If you enjoy deck-building board games like Ascension, or the single-player modes in Hearthstone or Gwent, this is the game for you. One of the title’s biggest selling points is its replayability; the 3 characters share a combat system but play completely differently from each other. You are encouraged to do better and better every time by an end-of-run score and it can quickly become addictive. Slay the Spire is available on Steam here in early access.
Magic the Gathering Arena
Wizards of the Coast are currently developing their newest online platform to play Magic the Gathering. Currently in closed Beta, Magic the Gathering Arena is tipped to take over the Magic scene due to its free-to-play nature. You will be able to play Magic against other players in the Constructed mode, using cards from your online collection, with daily quests that award you Gold. If you like, you can pretend your opponent is saying ‘sure’ every time you play a card, for the full Magic experience.
An exciting feature of MTG Arena is the weekly draft event. Magic drafts using actual cards often cost a lot of money, but in Arena, you can do it online for a 1500 gold entrance fee. A draft involves opening lots of packs with 7 other players, each taking 1 card at time until you each have a deck of 42. AI opponents draft with you and then you pit your deck against other players who drafted in the same event. You play until you either win 7 times or lose 3 times, each win granting better rewards, and you keep all the cards you drafted afterwards.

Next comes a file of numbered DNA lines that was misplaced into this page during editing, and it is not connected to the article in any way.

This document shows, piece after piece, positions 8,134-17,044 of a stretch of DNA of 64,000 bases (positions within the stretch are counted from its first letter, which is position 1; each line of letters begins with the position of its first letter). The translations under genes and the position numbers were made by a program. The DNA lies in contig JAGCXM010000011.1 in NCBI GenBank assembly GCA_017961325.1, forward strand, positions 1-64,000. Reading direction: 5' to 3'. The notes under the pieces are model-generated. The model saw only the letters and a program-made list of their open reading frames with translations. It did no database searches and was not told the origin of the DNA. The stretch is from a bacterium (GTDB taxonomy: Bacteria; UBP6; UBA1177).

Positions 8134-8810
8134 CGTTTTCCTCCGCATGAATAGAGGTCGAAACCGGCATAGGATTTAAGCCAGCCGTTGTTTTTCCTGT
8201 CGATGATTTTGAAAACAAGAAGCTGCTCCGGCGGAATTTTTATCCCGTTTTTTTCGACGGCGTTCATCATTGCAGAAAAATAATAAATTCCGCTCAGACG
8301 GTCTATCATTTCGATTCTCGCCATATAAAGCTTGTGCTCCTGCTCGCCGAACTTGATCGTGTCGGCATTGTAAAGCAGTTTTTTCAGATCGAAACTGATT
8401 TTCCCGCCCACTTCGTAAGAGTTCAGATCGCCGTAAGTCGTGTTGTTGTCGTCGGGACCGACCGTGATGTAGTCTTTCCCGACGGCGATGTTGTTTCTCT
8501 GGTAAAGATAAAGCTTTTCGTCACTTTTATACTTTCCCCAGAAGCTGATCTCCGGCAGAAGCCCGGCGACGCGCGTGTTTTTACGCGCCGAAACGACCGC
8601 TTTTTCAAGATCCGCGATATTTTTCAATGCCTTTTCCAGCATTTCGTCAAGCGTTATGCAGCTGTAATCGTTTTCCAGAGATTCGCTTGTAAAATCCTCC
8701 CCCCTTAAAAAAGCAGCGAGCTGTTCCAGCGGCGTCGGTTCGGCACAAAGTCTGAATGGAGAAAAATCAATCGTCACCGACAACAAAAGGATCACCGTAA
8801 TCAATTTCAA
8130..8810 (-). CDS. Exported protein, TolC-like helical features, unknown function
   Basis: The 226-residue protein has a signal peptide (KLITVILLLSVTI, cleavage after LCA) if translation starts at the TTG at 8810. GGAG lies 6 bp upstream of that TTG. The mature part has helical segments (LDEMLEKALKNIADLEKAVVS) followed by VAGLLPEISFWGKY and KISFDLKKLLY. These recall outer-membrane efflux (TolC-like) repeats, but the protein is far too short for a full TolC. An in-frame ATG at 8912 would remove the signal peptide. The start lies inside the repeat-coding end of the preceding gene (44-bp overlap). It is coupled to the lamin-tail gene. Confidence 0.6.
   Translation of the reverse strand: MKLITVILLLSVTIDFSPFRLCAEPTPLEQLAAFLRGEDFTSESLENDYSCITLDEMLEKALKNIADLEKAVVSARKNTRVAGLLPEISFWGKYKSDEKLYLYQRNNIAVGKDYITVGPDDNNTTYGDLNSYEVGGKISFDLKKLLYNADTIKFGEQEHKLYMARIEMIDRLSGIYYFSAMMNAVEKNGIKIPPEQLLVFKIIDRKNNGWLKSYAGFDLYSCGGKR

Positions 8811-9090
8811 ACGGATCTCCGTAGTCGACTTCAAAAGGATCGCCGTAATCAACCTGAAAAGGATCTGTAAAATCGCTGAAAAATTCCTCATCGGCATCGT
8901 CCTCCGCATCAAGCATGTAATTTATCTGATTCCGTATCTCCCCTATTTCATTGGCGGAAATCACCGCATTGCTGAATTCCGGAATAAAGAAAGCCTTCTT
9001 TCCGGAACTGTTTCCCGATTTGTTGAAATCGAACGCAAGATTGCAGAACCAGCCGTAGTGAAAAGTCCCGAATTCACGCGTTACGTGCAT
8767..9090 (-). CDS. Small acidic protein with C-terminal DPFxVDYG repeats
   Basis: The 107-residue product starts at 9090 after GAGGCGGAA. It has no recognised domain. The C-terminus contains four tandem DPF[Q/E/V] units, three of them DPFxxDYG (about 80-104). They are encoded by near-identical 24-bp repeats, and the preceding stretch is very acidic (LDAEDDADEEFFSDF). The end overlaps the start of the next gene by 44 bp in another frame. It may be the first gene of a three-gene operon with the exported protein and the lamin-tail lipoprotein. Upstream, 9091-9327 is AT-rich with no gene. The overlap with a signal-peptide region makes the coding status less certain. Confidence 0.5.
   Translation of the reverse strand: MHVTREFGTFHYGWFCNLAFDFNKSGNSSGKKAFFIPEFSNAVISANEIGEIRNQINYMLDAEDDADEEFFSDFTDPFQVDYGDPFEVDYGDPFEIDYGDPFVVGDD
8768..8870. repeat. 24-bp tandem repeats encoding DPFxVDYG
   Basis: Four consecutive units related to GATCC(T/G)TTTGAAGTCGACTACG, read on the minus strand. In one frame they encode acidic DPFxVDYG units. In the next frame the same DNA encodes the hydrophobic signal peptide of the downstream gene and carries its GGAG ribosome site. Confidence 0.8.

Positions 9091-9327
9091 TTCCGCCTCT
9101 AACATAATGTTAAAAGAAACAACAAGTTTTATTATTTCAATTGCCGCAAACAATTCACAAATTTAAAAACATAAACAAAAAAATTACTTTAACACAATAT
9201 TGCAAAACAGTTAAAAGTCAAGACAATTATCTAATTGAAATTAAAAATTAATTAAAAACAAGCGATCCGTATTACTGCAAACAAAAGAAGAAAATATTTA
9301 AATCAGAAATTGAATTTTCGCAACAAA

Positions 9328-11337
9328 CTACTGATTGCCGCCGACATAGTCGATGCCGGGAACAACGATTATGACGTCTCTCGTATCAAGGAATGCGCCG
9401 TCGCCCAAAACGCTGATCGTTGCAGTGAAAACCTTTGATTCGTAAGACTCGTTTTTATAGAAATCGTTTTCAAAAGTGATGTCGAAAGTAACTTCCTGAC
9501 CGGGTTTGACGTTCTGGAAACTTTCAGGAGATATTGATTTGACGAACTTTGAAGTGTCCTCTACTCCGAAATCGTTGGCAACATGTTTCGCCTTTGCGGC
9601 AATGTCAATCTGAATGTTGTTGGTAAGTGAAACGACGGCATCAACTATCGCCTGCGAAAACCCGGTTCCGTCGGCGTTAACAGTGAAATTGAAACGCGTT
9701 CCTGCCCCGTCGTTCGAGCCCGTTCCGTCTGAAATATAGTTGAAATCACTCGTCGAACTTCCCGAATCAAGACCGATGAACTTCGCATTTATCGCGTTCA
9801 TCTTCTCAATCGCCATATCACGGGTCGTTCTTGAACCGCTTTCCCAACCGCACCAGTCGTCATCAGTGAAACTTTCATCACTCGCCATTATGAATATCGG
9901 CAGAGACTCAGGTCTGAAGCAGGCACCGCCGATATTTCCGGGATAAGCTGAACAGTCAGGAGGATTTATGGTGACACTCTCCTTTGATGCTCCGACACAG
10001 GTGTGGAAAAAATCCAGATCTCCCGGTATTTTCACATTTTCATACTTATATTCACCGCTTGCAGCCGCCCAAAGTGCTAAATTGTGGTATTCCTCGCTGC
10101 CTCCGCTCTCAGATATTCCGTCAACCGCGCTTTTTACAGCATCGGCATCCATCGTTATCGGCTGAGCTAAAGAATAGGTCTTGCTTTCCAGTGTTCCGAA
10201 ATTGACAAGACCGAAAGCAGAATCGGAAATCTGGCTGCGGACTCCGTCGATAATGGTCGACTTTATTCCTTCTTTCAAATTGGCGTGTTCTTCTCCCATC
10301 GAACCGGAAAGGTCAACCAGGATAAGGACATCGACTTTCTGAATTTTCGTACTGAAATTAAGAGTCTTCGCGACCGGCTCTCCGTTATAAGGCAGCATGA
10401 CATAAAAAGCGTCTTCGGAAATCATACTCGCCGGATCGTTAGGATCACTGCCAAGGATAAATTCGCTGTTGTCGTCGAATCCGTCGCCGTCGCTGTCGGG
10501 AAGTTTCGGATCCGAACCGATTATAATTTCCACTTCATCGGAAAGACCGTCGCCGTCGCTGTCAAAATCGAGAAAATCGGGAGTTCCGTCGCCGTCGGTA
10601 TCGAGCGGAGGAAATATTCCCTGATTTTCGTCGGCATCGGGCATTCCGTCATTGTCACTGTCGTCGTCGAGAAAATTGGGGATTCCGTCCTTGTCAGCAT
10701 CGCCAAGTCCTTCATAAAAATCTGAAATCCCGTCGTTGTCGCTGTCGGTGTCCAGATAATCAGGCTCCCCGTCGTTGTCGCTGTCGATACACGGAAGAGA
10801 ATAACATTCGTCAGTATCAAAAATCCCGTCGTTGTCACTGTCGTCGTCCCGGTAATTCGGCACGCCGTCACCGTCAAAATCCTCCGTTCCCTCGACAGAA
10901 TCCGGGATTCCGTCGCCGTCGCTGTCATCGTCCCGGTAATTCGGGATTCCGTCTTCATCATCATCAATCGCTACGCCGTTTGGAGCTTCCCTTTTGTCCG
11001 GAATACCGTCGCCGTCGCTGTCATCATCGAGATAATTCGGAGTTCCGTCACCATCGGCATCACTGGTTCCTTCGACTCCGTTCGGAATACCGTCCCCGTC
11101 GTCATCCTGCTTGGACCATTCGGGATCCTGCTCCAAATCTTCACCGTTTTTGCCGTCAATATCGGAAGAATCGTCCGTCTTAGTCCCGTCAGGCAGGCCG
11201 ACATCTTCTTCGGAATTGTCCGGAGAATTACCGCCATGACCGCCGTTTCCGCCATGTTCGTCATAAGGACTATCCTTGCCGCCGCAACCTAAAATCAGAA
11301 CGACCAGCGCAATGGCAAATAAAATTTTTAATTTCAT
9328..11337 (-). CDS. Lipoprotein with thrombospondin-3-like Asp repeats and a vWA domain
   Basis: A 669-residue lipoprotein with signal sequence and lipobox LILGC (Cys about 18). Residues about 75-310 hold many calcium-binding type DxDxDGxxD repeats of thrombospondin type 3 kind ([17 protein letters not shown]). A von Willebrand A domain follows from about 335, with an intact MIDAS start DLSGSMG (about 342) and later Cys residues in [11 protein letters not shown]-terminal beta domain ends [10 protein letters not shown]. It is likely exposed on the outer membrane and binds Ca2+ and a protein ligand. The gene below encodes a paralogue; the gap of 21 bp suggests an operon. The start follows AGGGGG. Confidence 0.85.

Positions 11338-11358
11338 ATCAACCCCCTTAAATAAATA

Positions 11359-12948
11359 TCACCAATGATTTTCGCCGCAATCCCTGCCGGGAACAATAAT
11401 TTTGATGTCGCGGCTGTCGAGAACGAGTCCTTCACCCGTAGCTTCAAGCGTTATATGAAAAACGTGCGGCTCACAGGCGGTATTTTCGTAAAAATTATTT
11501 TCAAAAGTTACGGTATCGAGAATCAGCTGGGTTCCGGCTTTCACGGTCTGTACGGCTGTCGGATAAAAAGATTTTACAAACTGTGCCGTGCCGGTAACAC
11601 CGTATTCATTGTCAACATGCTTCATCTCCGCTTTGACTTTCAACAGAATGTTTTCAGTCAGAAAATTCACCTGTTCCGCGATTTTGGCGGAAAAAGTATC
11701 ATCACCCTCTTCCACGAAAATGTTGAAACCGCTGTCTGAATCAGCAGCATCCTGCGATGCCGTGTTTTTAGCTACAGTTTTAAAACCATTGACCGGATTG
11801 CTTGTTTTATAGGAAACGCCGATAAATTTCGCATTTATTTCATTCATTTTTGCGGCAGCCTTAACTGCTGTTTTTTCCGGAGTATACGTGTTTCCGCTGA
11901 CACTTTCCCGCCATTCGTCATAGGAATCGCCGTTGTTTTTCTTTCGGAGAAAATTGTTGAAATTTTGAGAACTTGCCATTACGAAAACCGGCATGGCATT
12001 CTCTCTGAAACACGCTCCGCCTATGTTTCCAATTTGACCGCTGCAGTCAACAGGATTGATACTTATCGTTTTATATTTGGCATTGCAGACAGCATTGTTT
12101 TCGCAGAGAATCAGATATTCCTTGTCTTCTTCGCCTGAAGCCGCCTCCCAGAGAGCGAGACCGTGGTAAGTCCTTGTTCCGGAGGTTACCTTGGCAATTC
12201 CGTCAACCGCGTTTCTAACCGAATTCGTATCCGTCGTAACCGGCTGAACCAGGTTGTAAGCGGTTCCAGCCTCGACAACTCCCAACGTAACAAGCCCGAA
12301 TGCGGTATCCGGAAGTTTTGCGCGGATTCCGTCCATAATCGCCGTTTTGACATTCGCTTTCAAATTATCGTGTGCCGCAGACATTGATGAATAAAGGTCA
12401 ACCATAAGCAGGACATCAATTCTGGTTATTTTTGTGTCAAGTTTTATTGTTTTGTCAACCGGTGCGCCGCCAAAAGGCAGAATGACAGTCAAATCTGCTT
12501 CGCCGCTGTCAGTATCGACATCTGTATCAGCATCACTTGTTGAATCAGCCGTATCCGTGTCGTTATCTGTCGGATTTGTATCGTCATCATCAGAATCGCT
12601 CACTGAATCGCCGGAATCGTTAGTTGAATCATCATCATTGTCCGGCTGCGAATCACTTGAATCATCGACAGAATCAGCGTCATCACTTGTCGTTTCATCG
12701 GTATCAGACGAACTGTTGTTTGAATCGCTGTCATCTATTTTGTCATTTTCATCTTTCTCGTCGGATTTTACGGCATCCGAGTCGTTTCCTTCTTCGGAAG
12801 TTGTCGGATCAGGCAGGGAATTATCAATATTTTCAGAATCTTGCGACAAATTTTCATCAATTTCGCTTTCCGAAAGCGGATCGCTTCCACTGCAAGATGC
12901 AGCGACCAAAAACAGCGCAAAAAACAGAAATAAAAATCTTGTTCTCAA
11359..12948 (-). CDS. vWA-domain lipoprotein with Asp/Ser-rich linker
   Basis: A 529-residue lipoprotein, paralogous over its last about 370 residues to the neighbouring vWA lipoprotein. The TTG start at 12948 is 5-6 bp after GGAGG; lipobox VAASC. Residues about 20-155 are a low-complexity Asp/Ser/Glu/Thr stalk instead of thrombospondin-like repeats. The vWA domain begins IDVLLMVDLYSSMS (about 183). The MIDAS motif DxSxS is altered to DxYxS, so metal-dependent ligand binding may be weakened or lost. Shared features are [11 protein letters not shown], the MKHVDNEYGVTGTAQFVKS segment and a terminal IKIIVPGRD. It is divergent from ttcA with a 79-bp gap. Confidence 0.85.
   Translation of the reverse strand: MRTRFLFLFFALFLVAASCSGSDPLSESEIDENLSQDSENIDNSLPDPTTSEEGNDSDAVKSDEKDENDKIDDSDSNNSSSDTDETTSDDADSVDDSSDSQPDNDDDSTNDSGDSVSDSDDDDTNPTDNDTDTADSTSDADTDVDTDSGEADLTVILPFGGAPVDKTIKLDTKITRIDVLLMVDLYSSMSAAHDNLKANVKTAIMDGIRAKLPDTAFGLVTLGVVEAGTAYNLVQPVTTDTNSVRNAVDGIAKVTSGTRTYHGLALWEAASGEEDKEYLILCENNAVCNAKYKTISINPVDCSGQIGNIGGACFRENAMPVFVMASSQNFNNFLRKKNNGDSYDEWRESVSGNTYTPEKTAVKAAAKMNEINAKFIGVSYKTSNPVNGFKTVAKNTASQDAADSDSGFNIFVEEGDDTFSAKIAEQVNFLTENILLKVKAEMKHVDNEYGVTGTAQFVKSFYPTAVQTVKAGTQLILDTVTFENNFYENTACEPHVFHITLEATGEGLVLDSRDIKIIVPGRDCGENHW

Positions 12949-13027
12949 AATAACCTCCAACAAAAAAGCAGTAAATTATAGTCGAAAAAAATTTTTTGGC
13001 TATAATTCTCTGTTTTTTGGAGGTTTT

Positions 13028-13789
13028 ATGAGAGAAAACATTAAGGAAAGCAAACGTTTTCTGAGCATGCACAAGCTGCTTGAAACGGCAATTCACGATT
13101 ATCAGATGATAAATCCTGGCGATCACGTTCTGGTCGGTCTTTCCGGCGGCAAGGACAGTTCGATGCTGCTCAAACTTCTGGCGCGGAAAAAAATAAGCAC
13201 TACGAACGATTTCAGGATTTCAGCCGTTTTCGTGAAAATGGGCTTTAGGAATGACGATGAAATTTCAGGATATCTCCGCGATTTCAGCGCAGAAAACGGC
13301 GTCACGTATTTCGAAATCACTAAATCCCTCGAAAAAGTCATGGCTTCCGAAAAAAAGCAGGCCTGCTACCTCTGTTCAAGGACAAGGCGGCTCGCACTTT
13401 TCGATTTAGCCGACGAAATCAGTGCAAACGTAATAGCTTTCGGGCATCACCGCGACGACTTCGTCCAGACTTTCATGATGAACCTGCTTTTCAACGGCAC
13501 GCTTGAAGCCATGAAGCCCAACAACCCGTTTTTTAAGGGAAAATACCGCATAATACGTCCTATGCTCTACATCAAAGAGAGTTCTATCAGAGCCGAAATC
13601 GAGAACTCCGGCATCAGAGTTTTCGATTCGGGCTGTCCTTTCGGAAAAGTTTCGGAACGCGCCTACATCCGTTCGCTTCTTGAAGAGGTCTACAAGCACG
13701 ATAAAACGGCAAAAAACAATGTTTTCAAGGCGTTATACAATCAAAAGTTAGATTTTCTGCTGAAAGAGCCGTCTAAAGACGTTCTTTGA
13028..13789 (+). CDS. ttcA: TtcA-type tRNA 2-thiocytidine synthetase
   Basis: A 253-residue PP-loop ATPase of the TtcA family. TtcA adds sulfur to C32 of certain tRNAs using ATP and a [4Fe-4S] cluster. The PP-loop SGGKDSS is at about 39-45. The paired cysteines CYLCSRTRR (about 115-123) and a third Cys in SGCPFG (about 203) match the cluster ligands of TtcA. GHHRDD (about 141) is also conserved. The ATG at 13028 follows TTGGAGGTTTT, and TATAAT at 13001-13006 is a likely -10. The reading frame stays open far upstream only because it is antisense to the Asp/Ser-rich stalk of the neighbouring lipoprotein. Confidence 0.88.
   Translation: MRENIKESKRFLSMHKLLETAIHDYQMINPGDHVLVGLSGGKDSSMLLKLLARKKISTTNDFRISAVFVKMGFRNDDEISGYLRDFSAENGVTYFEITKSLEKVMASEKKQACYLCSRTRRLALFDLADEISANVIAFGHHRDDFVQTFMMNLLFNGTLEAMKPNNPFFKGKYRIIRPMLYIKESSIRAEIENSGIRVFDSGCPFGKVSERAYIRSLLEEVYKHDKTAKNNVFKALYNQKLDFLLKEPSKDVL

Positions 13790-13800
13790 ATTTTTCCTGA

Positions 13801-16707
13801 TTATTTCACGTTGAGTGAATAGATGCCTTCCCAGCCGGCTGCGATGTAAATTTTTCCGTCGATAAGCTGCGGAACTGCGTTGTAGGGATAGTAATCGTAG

This ‘Arena’ mode is available with Constructed decks too. This is always available, not just on the weekends, and has a lower entrance fee and worse rewards.
If you ever wanted to try out Magic, or get back into it after a long time, this will be the game for you. The Closed Beta is accepting new players every day. Click here to apply
Card games have been part of human society for centuries and we are still coming up with new ways to play. As with all forms of entertainment, they have changed massively over the years but they continue to draw us in. In the world of video games, cards are on the way to becoming a mainstay genre, in both casual and competitive play, and it is very exciting. Maybe after the hype for Battle Royale games dies down, we will all be playing a Gwent spin-off. Valve recently announced their new card game Artifact, so if you want to be the next Ninja or Shroud, maybe it’s time to get out your card protectors and deck wallets.